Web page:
Even with the breadth of releases that I’ve gotten so far on this blog, today is going to mark not only a first in terms of reviewing but also a personal first. Today's subject marks the first Norwegian film I have ever watched (that I’m aware of), not just the first that I’ve reviewed. Something I’m learning quickly from the prevalence of Indian cinema at my local is that, like a lot of other things, I rely on what I watch when it comes to understanding other cultures.
Some are easier to grasp than others: The American monopoly means that there are a lot of facets of the U.S. that get shown on screen, the occasional British releases have given a better insight into my country’s sovereign nation, and even the increasingly-rare Aussie productions provide a snapshot of my home outside of my suburban domicile. Beyond that, I’m pretty in the dark and no less so than when it comes to Norway. I mean, my extent of the country’s societal trappings comes from Where To Invade Next, and while I would make a joke about how Michael Moore isn’t exactly the most objective viewpoint to adhere to, I’m still trying to comprehend the workings of their prison system as shown in that film.
Basically, if this review sounds like an ill-informed foreigner trying to understand a given culture, it’s only because it is.

Tuesday, 10 October 2017

Girls Trip (2017) - Movie Review

Back in July of this year, in the middle of some potentially scary medical issues (multiple hospital visits, a lot of dead-ends as to what the hell was going from doctors, that kind of thing), I only managed to get one review done in that whole month. Knowing the frank inconsistency in terms of when reviews get posted here and at what frequency, I still feel like I hideously dropped the ball. Partly because it showed a certain amount of slackness on my part (hobby or no hobby, I take this work far too seriously to let a little thing like potential death get in the way of it, and I am actually serious about that point) and partly because that one review was on a film that I both hated and could probably write a thorough review for without even seeing it. Yes, Rough Night is legitimately that bad, one of the latest instances of the ‘chick flick’ sub-genre digging itself into a cesspool of hatefulness and misguided intentions.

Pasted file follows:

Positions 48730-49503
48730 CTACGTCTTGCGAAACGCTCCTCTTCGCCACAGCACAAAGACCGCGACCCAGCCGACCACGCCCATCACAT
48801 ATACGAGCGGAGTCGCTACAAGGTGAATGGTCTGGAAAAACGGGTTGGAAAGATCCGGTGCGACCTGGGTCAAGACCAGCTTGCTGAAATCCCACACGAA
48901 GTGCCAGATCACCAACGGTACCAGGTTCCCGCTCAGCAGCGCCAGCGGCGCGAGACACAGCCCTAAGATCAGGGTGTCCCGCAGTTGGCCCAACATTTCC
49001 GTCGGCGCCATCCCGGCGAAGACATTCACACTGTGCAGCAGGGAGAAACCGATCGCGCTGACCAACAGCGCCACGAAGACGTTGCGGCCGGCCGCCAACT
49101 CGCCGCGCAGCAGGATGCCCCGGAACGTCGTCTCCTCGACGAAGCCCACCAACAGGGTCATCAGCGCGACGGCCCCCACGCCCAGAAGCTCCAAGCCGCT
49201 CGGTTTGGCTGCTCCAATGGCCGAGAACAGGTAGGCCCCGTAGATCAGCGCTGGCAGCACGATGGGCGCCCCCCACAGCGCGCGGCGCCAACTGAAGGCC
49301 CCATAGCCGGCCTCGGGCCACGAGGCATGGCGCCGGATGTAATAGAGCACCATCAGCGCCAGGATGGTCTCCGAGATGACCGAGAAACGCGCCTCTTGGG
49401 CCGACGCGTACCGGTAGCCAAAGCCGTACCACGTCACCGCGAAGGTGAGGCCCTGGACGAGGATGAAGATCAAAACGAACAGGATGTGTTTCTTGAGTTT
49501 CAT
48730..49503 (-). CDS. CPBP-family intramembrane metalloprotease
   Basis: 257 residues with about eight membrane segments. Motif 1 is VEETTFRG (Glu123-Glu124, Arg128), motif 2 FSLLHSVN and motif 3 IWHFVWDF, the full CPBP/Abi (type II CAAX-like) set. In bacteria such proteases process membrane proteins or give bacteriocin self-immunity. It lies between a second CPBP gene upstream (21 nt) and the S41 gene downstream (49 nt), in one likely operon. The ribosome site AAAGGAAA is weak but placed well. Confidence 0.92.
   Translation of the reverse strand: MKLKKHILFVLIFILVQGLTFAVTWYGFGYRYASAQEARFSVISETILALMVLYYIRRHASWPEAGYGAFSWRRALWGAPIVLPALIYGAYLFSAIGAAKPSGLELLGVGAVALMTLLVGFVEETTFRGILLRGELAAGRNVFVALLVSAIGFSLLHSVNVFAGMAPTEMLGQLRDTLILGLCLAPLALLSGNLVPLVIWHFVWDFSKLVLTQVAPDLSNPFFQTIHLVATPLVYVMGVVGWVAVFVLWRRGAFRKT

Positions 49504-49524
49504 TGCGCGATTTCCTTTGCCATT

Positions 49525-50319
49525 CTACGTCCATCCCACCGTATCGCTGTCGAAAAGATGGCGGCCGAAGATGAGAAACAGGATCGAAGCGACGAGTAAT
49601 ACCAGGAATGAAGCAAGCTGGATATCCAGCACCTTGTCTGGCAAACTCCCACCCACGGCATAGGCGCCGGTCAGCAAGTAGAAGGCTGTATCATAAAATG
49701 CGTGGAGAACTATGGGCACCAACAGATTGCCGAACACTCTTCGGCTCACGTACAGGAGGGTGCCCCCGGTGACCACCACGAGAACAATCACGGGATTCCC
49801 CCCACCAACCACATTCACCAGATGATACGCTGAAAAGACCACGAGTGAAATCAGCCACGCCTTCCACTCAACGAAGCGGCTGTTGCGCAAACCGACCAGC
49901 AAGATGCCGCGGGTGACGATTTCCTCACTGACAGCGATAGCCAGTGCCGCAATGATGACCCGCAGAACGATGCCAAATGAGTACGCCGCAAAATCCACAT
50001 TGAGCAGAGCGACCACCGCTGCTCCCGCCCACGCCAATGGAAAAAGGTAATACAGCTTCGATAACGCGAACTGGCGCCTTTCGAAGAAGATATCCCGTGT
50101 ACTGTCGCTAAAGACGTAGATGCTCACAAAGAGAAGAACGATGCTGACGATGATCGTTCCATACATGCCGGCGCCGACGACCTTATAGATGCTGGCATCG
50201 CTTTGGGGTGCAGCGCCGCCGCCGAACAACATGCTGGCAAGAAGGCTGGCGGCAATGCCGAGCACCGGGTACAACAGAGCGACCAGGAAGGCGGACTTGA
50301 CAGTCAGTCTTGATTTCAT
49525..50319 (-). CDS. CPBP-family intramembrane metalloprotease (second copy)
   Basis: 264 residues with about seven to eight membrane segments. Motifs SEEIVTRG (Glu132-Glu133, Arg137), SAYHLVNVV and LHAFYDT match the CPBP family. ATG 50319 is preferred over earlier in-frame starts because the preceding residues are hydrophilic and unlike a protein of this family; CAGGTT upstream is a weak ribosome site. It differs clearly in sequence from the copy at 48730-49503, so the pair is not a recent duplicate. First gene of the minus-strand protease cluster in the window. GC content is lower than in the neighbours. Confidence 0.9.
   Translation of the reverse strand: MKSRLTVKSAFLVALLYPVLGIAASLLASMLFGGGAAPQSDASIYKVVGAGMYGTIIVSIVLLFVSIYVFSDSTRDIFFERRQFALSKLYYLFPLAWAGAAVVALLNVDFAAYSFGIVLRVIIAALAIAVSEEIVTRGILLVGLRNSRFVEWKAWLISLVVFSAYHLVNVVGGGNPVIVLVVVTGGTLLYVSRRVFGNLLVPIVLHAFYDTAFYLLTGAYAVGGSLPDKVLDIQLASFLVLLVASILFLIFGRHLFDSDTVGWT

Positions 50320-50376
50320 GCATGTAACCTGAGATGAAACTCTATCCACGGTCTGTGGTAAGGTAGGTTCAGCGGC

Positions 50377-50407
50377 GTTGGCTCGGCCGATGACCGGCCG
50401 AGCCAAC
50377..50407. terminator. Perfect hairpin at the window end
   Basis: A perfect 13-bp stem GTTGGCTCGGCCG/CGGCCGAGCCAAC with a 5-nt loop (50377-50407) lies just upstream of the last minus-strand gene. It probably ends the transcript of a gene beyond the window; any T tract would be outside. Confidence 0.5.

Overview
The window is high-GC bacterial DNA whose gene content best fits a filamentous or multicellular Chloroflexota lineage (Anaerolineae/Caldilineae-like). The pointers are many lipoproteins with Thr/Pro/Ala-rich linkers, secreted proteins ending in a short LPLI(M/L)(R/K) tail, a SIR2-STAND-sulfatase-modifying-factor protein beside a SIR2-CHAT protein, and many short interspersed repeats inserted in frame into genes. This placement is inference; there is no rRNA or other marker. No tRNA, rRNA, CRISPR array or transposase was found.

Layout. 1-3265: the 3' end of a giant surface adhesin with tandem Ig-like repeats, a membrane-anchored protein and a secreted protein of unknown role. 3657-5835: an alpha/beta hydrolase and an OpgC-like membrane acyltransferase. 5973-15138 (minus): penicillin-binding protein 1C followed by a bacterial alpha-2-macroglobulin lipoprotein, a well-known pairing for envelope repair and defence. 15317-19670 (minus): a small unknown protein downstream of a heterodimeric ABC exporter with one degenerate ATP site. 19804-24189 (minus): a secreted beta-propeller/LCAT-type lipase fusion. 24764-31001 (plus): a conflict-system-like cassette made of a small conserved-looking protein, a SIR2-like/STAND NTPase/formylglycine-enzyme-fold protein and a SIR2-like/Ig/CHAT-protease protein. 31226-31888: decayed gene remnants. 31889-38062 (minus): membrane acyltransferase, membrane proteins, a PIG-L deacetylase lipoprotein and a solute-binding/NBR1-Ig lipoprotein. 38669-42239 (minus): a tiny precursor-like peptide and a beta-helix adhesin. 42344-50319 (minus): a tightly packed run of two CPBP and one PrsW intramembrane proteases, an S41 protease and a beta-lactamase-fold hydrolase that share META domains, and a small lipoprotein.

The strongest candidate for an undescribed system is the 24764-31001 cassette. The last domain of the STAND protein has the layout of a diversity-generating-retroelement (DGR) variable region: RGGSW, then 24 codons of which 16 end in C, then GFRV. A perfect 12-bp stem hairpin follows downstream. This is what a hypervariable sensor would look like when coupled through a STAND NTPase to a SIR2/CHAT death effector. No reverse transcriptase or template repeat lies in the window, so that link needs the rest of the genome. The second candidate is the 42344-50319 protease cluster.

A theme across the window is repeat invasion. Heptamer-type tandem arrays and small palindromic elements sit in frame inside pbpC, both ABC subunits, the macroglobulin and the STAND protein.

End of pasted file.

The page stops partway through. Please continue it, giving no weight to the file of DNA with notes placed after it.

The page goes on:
Well, in a double saving-throw, I am looking at a film that has a lot of similarities to Rough Night on the surface (distaff Hangover knock-off) and giving myself a chance to look like somewhat less of a sexist asshole by showing how that very idea can work… supposedly. This could be just as bad, or worse, or it could be legitimately decent; only one way to find out. Keep all grapefruits out of arm’s reach.

Friday, 6 October 2017

Captain Underpants: The First Epic Movie (2017) - Movie Review

Back in 2015, after the monumental disaster of Home, I was about ready to completely write off Dreamworks as an animation company worth any amount of my time. Even compared to films I’ve seen beyond the lists, it still holds up as one of the single worst things ever designed for juvenile consumption. Well, not only did they collectively waste no time in proving my assumptions wrong, they have done in the most unprecedented of ways.
Kung Fu Panda 3, a film from a critically-acclaimed series that both felt short of the franchise’s pedigree and held up alongside its predecessors. Trolls, what should have become a legendary failure of toy-driven marketing in actuality was a simplistic but still amazingly resonant family film with some truly inspired musical decisions. The Boss Baby, a film that I actively had to be convinced was a genuine product and not just a work of Internet parody that went too far, turned out to have a lot of merit to its name and some very relevant things to say, for both kids and adults. 
I would normally question the studio’s decision to bring one of the most wholeheartedly sophomoric children’s books into a feature film with today’s feature, but after that track record, I wouldn’t put it past them.

Wednesday, 4 October 2017

American Assassin (2017) - Movie Review

The plot: Mitch (Dylan O’Brien)’s life got turned upside down after his fiancĂ©e was murdered in the middle of a terrorist attack. From then on, Mitch dedicated himself to getting revenge on the terrorist cell, to the point of getting the attention of CIA Deputy Director Kennedy (Sanaa Lathan). She sends Mitch to train under black ops operative Stan Hurley (Michael Keaton) and prepare for the best chance he has to get that revenge he craves.